Only when habitus and some emotion mirrored in the face of the people I met on the streets had punctured my fears, I did overcome my inhibitions to establish contact and to take some photographs.
1989, directly after the fall of the Berlin Wall, I started travelling to Eastern Germany, soon to become part of the country I was born to. All I had with me was a sleeping bag and my camera. I slept at odd places, got up early because of the morning cold, and tried to capture what I saw, because I knew, it would be gone soon.
As so often, my intuitive reactions were stronger than the concept that I had in mind. Instead of photographing that what was and soon wouldn´t be anymore, I made portraits of children that reflected a part of me and my childhood that I had put firmly aside.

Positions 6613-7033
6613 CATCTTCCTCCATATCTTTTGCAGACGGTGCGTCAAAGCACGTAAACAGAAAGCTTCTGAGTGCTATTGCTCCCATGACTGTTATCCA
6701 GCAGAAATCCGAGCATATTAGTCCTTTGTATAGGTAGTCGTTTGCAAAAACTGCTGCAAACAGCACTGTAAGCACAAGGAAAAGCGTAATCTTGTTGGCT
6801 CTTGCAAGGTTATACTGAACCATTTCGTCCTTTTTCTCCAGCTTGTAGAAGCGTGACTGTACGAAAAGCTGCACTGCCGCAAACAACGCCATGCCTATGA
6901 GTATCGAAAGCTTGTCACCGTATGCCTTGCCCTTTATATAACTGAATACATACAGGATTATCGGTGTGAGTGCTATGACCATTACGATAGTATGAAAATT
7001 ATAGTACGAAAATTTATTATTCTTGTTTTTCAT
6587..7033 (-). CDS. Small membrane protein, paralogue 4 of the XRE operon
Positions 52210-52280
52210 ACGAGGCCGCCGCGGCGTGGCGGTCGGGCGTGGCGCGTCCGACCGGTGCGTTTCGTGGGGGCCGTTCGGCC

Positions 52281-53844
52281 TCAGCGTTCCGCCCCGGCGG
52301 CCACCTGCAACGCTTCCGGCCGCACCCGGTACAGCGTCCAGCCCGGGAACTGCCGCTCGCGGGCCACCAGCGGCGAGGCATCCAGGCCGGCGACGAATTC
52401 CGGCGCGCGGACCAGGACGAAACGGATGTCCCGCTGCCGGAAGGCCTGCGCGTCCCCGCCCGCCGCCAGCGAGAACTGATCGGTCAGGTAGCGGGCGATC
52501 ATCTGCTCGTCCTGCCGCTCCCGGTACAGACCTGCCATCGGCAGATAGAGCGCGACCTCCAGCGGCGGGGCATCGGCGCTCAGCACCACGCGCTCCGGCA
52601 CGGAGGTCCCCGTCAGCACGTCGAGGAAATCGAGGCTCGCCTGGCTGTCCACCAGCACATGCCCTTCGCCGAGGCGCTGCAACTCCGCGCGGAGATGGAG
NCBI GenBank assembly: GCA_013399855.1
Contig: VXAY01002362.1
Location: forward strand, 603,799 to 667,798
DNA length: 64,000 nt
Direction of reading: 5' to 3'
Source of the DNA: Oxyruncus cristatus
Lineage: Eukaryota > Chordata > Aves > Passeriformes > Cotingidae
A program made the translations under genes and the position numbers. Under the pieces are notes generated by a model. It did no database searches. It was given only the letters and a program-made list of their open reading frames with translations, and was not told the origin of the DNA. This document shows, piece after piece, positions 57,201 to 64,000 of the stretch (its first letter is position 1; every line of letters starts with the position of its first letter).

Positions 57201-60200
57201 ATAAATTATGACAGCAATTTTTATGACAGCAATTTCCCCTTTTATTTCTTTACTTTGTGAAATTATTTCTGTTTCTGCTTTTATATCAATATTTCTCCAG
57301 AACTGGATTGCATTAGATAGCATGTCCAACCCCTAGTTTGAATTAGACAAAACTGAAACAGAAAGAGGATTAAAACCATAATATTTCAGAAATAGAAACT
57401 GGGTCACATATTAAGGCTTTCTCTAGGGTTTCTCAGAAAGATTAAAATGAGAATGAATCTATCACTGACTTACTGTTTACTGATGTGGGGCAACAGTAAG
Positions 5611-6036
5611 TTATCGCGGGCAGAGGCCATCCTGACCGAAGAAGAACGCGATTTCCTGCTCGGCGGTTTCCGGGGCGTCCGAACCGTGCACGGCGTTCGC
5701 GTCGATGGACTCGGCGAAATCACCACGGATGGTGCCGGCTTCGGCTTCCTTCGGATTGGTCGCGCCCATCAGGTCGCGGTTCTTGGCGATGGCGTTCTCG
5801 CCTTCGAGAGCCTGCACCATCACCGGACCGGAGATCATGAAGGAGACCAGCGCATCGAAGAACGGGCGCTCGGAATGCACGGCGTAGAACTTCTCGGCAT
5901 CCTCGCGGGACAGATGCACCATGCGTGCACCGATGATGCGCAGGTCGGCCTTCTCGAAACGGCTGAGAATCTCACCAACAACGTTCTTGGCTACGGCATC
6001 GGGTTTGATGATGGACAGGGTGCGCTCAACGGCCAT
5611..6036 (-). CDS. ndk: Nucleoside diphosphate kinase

My photographs were reminiscent of a time that was yesteryear already in the moment I took them. I didn´t photograph the present: I photographed my past. I took pictures in a country that was closer in look and feel to my Hungarian roots than the country I was born in.